BEVERLY — The 50th anniversary of the moon landing has evoked the famous names of astronauts Neil Armstrong, Buzz Aldrin and Michael Collins.
On the North Shore, any re-telling of the historic July 20, 1969, event should also include the name of Robert Seamans.
Seamans was a Salem native and Beverly resident who was second-in-command at NASA in the years leading up to the moon landing. He played such an integral role in the planning that one newspaper columnist referred to him as the "Moon Czar."
"Seamans is the Moon Czar because in NASA's new organization the only place the key decisions can be made will be in his office, so surely then he is the person responsible for taking us to the moon," columnist Bill Hines wrote, according to a 1988 interview with Seamans as part of NASA's oral history project.
Seamans was born in Salem in 1918 and grew up on Broad Street, according to his autobiography, "Aiming at Targets." He attended the Tower School, which was then in Salem, and two other private schools before eventually graduating from Harvard and MIT.
Seamans joined the still-new National Aeronautics and Space Administration in 1960. A year later, President John F. Kennedy, concerned about beating the Russians in the space race, pledged to put a man on the moon before the end of the decade.
In his autobiography, Seamans, who died in 2008, recalled several meetings with Kennedy to discuss the space program. On Nov. 16, 1963, he gave Kennedy and Werner von Braun, the former Nazi who became a chief architect of the American space program, a tour of Cape Canaveral in Florida. Six days later, Kennedy was assassinated in Dallas.
Seamans and his wife, Gene, went to the East Room of the White House the next day where Kennedy was lying in state.
"There were no flowers, no music, only the murmur of hushed voices and the shuffle of feet," Seamans wrote. "It was the saddest place and the saddest time in our lives."
Over seven years as NASA's general manager, Seamans was often the public face of the agency on topics such as its massive budget. He met with top government officials — including three presidents, Dwight Eisenhower, Kennedy and Lyndon Johnson — held press conferences, and testified before Congress.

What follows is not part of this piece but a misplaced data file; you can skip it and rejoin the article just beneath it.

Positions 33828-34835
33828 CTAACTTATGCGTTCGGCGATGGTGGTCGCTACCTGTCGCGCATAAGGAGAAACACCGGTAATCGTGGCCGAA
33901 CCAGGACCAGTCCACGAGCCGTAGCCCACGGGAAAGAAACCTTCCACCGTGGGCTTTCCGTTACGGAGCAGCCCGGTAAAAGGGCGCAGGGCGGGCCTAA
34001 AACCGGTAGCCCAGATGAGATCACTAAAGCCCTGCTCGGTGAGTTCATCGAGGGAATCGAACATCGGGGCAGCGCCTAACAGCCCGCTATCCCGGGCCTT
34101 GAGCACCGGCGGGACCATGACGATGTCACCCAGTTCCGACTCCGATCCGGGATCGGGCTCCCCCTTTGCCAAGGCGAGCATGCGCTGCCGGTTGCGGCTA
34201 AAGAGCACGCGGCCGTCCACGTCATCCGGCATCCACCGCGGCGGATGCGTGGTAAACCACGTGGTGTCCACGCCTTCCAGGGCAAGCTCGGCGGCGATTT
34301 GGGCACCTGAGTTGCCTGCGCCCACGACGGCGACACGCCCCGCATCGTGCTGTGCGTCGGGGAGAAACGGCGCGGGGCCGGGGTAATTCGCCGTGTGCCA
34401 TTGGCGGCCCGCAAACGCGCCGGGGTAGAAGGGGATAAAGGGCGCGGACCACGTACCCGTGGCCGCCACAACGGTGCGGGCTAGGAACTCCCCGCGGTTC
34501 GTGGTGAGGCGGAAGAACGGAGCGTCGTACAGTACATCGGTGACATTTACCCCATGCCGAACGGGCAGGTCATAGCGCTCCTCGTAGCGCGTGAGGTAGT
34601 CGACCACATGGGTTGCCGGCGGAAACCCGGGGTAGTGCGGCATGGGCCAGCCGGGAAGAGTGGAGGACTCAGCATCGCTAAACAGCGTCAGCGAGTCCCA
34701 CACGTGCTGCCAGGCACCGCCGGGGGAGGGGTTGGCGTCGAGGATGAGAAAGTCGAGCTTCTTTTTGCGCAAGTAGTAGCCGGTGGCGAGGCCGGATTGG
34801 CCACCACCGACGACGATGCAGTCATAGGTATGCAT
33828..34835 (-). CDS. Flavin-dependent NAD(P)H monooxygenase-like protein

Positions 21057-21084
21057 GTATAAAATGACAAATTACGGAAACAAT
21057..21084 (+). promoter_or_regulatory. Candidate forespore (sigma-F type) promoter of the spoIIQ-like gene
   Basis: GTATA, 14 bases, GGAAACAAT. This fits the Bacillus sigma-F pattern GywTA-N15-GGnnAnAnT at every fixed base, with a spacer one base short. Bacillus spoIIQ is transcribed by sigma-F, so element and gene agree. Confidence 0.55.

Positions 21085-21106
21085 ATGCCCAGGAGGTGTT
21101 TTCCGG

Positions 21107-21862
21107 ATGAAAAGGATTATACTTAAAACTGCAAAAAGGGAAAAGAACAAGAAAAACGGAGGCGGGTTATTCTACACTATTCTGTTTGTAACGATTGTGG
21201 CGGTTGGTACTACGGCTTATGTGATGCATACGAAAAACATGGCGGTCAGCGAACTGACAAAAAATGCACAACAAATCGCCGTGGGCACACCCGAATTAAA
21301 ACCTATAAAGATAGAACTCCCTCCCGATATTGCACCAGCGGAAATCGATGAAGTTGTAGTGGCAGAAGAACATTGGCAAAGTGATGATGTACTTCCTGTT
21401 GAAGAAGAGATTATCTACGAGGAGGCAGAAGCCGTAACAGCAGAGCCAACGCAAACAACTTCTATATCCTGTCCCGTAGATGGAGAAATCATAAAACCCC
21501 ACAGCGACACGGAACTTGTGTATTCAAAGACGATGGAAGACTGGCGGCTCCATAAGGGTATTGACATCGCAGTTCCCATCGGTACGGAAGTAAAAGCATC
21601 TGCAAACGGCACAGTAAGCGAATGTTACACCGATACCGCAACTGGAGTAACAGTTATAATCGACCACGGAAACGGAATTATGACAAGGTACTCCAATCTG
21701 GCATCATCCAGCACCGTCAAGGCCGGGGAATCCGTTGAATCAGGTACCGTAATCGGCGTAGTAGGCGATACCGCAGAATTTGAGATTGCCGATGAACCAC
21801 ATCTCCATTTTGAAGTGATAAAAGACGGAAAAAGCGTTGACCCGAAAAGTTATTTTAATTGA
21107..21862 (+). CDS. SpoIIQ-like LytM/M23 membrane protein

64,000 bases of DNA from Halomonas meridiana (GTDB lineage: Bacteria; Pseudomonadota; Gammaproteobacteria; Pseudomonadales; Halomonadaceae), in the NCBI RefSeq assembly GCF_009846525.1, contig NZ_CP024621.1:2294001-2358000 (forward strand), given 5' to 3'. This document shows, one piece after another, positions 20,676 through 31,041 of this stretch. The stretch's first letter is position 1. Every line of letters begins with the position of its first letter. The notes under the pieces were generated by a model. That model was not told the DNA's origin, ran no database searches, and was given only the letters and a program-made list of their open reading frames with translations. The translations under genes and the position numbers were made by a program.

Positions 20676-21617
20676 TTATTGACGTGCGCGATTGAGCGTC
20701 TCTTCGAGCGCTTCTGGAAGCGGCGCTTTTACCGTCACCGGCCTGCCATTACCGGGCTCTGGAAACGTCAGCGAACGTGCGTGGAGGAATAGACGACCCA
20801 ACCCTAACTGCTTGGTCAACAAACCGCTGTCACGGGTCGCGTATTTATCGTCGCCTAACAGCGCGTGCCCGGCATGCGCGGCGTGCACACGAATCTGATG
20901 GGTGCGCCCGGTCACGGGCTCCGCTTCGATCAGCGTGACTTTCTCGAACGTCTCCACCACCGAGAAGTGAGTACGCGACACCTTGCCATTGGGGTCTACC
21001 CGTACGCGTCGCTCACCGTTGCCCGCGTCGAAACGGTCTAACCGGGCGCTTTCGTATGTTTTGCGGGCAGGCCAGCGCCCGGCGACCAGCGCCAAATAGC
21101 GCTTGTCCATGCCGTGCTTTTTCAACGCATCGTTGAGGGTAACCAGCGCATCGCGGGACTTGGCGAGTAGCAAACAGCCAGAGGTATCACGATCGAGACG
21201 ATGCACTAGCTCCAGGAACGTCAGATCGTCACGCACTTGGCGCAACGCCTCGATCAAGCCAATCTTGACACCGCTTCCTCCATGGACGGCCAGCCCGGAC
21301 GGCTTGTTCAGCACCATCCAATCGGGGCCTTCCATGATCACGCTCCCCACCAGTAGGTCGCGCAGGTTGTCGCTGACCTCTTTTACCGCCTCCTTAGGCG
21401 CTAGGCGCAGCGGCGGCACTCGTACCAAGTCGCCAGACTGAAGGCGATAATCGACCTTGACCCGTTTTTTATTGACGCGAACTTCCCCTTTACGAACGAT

"I got a fair amount of scar tissue from my years in government, and a fair amount of that came from the media," he wrote. "The intense media interest in the space program was a shock to me."
Seamans received two NASA Distinguished Service Medal awards, including one from President Johnson at the White House in 1965 along with astronauts Gus Grissom and John Young after the first successful Gemini flight. The citation praised Seamans for overseeing an organization that involved 50,000 government workers and 400,000 contractor employees.
Seamans resigned from the agency in 1967, in part due to tensions following the death of three Apollo 1 astronauts in a fire during a launch test. Two years later, now as Secretary of the Air Force, he was at Mission Control in Houston for the moon landing, watching from a glass-enclosed observation room behind the control consoles.
"I did not feel any regret about not being a part of NASA at this historic moment," he wrote. "By this time my plate at the Air Force was very full. I couldn't help but feel excited though, and I certainly felt proud not so much of my own accomplishments but of NASA itself and of the many gifted people who had made the moon landing possible."
Seamans and his wife, who had five children, moved to Hale Street in Beverly Farms in 1952. Their son Toby, who still lives in Beverly, said a lot of people who knew his father are no longer around, but people are aware of his accomplishments and his connection to the space program.
Several years ago, Toby said, his father became known around Beverly as the "rocket scientist" when he got up to speak at a Planning Board meeting opposing a housing development at the old Loeb estate in Prides Crossing.
"At times, people ask me if I am related to Bob Seamans and my response would be, 'Yes, he was my Dad,'" Toby Seamans said. "The response would then be, 'I remember him as a rocket scientist.'"
Staff writer Paul Leighton can be reached at 978-338-2675 or firstname.lastname@example.org.